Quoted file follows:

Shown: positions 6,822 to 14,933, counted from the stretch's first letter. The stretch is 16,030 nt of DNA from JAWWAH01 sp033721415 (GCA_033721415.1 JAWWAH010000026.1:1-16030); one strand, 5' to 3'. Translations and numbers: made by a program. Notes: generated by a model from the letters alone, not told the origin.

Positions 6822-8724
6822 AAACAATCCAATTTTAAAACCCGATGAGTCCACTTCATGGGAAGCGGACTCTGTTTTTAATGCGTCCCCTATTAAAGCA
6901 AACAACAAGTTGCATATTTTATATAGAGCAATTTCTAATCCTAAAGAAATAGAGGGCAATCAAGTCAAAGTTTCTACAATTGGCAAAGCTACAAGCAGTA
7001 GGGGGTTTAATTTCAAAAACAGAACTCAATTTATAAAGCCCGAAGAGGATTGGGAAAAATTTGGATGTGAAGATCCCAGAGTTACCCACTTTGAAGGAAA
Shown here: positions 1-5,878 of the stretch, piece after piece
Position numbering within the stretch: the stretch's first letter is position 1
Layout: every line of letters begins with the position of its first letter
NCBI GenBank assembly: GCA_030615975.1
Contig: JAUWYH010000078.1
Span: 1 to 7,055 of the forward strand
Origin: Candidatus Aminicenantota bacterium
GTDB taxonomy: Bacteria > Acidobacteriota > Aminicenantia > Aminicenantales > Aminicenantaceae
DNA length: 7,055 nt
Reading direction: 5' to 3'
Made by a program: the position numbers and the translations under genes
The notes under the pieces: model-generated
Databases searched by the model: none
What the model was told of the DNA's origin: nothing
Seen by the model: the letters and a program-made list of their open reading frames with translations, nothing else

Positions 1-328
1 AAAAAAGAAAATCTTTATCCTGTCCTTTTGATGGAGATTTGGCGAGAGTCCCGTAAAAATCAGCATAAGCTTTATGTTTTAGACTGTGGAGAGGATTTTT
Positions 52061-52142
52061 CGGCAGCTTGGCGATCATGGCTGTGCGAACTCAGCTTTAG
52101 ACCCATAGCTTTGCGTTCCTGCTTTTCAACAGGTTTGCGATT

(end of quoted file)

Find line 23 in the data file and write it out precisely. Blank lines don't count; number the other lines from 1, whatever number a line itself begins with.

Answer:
Positions 52061-52142